Alice Konitz: Susanne Vielmetter

Article excerpt

In her 2004 exhibition at Susanne Vielmetter, Alice Konitz presented an absurdist video featuring four characters in an idyllic natural setting, all wearing geometric masks that looked at once primitive and fashionable. Such images represented a way for Konitz to begin negotiating the complex symbolic terrain between exteriority and interiority. In her latest show she continued to use formalism as a vehicle for moving from idiosyncratic concerns--recurring modular shapes, familiar low-budget materials, a limited palette now further refined to brown and metallic colors--toward an investigation of the wider social realm. While Konitz stated no explicit political ambition, the exhibition's no-nonsense title, "Public Sculpture," invokes a social dimension at a moment when "public" and "private" are semantic notions defined by an elite.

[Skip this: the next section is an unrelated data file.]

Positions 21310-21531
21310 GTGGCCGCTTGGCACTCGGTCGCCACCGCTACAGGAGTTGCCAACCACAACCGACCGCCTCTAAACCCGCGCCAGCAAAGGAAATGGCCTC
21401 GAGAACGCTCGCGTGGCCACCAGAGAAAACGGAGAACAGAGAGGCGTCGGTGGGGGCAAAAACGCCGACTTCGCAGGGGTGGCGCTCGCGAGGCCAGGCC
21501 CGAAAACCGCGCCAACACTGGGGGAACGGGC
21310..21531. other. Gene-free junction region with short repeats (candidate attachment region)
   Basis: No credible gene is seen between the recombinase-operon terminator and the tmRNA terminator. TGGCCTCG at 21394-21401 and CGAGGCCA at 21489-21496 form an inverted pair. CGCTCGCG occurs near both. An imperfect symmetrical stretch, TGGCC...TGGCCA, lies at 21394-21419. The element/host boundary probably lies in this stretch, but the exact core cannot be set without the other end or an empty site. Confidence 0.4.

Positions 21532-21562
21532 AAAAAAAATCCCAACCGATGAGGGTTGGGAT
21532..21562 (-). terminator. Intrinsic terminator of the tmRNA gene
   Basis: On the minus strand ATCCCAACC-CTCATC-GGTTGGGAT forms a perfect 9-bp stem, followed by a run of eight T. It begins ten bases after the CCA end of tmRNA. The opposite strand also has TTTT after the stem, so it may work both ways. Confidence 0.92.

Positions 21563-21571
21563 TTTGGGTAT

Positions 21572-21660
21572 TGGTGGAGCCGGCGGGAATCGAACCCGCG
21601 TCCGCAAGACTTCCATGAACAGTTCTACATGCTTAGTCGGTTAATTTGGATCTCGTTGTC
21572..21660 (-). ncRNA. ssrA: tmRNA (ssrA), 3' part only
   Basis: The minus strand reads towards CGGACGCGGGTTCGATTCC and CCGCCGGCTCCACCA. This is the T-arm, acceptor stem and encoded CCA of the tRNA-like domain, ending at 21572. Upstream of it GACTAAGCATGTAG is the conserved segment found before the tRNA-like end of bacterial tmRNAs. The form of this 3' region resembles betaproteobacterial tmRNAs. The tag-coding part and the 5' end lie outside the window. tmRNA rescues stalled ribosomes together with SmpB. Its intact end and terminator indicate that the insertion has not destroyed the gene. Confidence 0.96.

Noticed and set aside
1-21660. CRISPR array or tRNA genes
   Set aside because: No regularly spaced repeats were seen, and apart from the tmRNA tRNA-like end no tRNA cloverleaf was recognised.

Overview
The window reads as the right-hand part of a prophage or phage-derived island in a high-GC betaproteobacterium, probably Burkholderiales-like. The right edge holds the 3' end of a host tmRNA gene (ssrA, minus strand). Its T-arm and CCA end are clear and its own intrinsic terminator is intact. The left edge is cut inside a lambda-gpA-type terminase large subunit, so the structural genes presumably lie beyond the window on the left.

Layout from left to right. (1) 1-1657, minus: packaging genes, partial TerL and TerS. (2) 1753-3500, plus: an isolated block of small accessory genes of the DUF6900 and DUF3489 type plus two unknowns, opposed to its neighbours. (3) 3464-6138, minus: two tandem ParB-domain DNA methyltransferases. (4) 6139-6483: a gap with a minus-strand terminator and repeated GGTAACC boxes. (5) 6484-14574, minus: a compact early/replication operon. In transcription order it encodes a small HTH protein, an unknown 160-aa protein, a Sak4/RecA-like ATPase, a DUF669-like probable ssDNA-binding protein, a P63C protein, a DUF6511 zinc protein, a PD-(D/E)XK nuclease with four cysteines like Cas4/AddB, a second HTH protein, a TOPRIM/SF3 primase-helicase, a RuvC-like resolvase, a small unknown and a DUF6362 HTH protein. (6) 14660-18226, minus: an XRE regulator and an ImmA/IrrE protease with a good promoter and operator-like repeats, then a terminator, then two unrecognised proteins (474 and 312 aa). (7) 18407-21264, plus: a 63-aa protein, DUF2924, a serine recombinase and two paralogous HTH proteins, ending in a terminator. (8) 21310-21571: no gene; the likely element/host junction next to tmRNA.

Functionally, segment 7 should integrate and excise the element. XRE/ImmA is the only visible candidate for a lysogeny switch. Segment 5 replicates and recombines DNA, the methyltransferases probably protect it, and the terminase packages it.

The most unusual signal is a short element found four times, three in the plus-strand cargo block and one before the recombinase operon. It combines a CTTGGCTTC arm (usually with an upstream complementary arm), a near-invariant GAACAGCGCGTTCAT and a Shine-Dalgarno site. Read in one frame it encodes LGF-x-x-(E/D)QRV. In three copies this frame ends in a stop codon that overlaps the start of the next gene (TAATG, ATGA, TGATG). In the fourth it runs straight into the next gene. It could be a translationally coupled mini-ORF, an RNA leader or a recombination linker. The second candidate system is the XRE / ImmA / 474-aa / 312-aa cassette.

Konitz has often employed models and maquettes as a means of interrogating space, and even her fully realized works often feel provisional. Based on a maquette on view in the gallery's back room, the show's capacious if spare centerpiece, Mall Sculpture (all works 2006), comprises four large, thin, hexagonal melamine frames covered in brown felt that are in turn supported by five triangular columns covered with sheets of reflective gold-colored construction paper. Despite the regularity of the modular units, the work's overall plan is asymmetrical and looks surprisingly arbitrary, appearing at once like an enormous, unclasped gold bracelet and an errant fragment from a low-budget science-fiction set. Konitz based her form on architectural structures she observed in West Los Angeles's Century City--shiny urban-scaled emblems of late capitalism, anxiously situated between Utopian modernism and the empty promise of postmodernism. Theatrically exposing its thrifty origins and heavily glued joints, Mall Sculpture communicates its inability to signify luxury and power, instead performing as both disruptive barrier and open-ended monument to the contingencies of social space. …


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